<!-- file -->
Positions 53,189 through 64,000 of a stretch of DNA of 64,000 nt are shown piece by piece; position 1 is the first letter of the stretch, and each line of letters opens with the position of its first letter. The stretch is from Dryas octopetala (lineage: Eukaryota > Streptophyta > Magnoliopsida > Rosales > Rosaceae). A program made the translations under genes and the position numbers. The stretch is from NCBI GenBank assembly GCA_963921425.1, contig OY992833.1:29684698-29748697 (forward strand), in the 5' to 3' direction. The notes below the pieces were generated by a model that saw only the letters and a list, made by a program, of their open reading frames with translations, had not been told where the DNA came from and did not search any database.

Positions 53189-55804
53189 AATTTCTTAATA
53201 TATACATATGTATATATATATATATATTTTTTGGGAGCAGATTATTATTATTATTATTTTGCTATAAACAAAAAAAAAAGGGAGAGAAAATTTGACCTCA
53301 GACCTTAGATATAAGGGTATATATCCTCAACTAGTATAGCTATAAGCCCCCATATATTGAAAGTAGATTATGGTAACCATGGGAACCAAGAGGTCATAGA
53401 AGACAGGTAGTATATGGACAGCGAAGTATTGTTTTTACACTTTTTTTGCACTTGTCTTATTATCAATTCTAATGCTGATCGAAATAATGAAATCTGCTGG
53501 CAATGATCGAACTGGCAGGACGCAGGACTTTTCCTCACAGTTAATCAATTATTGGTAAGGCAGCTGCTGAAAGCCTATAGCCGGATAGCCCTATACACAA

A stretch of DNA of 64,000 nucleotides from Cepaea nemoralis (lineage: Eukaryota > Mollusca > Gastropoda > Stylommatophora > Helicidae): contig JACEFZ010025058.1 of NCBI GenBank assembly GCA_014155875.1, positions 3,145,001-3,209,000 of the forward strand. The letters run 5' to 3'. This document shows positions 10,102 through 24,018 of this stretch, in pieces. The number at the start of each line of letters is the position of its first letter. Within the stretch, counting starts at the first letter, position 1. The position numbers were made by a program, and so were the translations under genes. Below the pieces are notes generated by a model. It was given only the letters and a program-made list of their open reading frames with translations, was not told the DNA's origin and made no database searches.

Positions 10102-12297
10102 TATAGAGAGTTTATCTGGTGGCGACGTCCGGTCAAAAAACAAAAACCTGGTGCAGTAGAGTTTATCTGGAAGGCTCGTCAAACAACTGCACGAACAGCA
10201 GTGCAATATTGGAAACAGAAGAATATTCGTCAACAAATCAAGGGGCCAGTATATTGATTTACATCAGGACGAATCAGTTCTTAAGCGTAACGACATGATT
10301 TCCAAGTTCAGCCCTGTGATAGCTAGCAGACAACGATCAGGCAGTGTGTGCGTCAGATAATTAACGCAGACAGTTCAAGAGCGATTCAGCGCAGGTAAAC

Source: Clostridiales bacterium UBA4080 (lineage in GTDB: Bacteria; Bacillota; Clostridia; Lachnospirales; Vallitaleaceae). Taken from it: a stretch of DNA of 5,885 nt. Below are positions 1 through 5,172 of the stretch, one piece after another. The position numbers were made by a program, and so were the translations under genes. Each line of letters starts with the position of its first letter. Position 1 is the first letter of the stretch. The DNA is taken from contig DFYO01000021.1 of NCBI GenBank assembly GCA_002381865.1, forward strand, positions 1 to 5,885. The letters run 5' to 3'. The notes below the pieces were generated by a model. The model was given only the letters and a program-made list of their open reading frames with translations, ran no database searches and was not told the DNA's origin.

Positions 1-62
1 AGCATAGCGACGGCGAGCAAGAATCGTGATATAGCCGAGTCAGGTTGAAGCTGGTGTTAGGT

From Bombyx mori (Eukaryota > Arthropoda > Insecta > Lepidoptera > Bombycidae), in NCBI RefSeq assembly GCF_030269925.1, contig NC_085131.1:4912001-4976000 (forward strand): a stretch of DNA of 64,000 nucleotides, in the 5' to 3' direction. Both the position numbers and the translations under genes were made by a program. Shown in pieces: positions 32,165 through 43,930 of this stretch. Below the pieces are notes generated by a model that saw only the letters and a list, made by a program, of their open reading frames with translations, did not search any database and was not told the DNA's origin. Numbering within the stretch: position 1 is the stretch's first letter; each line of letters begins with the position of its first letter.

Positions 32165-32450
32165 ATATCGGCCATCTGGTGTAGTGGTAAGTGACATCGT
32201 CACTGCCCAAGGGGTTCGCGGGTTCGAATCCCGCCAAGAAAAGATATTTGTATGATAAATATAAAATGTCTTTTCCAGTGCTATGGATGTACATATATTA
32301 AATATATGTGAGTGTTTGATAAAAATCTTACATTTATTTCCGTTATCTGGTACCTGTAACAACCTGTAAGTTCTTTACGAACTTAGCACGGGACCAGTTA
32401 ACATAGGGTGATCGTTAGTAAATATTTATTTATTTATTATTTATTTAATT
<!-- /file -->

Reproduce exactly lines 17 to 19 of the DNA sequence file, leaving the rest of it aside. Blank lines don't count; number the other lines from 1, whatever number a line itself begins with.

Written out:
Positions 32165-32450
32165 ATATCGGCCATCTGGTGTAGTGGTAAGTGACATCGT
32201 CACTGCCCAAGGGGTTCGCGGGTTCGAATCCCGCCAAGAAAAGATATTTGTATGATAAATATAAAATGTCTTTTCCAGTGCTATGGATGTACATATATTA